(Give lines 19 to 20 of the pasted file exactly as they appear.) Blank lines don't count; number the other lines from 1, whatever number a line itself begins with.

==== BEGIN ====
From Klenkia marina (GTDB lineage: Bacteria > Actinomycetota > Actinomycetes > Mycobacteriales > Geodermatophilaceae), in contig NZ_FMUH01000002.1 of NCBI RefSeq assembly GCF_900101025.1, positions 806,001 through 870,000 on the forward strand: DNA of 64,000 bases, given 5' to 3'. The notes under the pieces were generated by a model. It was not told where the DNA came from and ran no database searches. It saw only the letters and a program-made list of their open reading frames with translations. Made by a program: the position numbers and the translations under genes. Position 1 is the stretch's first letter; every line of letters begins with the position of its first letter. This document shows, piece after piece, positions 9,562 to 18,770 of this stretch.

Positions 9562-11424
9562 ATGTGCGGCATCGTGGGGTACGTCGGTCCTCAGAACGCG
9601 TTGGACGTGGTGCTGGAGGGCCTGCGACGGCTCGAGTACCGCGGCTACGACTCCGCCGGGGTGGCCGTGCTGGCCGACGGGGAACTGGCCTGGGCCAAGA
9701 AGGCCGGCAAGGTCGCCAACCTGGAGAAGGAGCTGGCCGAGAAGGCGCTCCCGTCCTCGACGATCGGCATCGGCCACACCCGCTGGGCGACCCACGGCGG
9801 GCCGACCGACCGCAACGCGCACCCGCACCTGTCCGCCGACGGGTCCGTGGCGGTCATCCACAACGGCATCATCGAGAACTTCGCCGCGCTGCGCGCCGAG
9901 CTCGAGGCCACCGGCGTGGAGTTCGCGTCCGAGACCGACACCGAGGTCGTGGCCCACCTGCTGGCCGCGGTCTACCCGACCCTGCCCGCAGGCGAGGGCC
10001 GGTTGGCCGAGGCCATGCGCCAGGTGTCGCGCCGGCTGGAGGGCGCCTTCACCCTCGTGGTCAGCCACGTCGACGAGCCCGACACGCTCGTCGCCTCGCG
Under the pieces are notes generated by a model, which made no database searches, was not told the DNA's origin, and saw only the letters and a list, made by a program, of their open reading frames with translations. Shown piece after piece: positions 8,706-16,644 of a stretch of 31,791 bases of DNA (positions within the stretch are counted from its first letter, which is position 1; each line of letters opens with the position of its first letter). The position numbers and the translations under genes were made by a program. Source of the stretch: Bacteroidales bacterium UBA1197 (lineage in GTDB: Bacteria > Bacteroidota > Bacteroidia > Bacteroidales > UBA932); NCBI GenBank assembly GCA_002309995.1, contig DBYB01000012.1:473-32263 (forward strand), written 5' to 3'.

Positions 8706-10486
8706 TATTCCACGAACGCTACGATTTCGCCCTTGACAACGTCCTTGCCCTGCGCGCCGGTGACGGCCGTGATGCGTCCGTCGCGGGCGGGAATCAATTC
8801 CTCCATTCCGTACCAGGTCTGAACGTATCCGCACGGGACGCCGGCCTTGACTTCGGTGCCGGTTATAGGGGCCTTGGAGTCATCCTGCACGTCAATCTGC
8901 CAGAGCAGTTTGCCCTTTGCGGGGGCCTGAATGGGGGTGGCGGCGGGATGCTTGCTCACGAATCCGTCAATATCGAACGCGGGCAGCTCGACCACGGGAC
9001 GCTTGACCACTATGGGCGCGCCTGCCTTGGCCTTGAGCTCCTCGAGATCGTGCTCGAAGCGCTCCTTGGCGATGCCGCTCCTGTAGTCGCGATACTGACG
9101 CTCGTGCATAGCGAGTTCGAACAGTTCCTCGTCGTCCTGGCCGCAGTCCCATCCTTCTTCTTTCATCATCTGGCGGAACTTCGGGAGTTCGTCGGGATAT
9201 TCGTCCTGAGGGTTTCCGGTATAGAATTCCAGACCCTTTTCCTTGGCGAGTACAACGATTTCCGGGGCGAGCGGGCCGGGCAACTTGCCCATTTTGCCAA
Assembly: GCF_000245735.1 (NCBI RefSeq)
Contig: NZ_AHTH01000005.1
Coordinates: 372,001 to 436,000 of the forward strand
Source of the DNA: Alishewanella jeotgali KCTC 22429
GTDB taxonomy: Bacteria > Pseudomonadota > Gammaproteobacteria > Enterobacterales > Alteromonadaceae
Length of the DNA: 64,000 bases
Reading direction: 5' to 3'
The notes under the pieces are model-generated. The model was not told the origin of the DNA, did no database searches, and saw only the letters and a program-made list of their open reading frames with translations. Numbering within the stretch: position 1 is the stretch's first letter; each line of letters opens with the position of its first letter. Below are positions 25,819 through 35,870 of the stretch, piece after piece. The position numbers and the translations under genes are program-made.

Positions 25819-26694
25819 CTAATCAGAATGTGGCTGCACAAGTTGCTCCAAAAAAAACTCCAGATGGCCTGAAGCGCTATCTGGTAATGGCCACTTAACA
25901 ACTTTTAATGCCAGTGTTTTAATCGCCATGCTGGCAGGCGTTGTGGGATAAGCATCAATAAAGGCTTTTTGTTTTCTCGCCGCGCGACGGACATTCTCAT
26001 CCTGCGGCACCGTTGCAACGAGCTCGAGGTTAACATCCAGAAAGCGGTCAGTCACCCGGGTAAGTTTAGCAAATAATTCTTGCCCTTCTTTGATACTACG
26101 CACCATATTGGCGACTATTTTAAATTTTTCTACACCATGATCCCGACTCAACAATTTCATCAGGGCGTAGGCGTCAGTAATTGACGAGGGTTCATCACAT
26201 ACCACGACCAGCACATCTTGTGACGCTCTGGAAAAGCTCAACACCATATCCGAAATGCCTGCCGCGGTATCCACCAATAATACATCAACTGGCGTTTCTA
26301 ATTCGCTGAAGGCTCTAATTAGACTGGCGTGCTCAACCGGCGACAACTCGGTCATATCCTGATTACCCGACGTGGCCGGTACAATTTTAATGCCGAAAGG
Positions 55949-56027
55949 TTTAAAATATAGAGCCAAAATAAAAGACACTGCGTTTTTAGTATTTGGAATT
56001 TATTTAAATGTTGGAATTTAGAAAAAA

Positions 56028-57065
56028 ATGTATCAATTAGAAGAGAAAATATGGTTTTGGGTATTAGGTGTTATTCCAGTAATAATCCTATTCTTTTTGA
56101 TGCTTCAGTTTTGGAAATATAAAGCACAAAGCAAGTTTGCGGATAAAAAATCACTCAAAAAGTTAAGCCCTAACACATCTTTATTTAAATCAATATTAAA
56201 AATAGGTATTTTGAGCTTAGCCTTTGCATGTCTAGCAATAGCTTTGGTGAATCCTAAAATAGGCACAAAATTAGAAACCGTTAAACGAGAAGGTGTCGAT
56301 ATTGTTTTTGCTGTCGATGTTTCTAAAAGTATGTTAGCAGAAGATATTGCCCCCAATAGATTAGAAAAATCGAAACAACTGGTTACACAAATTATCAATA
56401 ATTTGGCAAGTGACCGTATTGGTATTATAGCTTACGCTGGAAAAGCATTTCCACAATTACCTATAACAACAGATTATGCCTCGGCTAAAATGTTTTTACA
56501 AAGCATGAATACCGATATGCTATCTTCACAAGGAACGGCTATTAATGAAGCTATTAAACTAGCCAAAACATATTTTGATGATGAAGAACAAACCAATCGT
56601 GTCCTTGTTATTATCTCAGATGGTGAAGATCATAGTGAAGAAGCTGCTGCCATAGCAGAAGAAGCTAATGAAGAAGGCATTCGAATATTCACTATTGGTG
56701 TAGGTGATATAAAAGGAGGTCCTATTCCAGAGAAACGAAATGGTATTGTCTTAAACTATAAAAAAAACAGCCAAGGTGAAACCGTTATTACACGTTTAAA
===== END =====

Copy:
Coordinates: 372,001 to 436,000 of the forward strand
Source of the DNA: Alishewanella jeotgali KCTC 22429